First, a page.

Payment for the treatment had to be approved by Medicaid in just two weeks before Wesley turned 6, as Elevidys is set aside for 4- and 5-year-olds.
"Arkansas Children's Hospital worked pretty hard getting all of this approved. I'm thankful for it," Tony said.
Panda said they consider many factors before selecting a boy for this treatment, including his age, the specific genetic mutation required by the FDA to receive the treatment and the cooperation of the child and his family.
"There's a lot of safety associated with this drug, and they need more close follow-up and monitoring. I know they're a reliable family; they're very consistent that I can have them in a follow-up with me as much as I wanted to make sure that he's doing OK and he's safe after receiving the therapy," Panda said.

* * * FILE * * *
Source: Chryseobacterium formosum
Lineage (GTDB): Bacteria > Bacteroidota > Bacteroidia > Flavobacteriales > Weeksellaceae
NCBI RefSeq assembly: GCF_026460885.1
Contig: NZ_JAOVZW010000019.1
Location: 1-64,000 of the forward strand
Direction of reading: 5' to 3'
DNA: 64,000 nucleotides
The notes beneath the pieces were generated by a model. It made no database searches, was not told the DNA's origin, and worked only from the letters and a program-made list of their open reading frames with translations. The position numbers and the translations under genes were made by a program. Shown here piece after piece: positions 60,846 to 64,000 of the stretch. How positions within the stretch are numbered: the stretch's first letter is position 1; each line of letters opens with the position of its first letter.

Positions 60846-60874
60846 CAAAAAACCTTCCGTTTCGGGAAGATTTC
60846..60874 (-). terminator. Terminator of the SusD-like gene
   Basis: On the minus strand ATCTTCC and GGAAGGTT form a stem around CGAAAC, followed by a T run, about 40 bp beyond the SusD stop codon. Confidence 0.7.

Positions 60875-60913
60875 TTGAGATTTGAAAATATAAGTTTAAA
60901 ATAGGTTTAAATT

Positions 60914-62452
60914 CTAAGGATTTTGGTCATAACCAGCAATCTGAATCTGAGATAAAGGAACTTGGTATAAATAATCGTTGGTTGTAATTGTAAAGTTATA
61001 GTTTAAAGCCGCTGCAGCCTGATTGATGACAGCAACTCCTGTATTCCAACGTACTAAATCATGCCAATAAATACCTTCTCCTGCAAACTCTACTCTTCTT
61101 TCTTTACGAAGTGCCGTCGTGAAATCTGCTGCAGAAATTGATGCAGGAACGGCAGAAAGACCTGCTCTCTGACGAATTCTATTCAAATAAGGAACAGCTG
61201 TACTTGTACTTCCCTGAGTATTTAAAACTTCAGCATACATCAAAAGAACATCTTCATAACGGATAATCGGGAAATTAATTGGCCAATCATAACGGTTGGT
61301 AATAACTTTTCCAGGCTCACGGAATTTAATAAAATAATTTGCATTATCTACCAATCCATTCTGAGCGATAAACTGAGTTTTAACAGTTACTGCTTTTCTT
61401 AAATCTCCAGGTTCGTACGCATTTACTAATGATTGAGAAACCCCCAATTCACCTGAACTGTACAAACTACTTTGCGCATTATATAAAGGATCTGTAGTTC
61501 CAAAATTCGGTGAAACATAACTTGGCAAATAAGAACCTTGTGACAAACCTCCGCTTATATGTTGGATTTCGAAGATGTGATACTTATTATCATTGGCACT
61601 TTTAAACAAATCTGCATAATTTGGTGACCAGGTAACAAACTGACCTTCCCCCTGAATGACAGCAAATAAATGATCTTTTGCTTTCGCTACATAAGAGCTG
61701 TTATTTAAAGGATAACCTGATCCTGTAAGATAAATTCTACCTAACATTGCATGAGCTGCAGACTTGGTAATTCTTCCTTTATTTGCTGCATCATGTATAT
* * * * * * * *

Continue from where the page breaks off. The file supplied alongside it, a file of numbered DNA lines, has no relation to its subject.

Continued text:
Since August, the family has traveled the roughly five-hour round trip once a week to ACH for bloodwork to check Wesley's organ function and side effects from the drug. Panda said Wesley has had no side effects or adverse reactions from the treatment.
"As far as Wesley's future care, I think we will continue to follow him in our multidisciplinary clinic with (a) team of providers as any other boy with Duchenne would get," Panda said. "It's kind of too soon to say how he's going to respond. But we would expect that this treatment would delay the disease progression and improve his lifespan and his quality of life."
For the Benham family, the long drive is a small price to pay for the care received.
Tiffany said ACH team members have done everything to make Wesley as comfortable as possible each time he visits, from playing games with him to bringing in Play-Doh, anything “to help him feel relaxed.”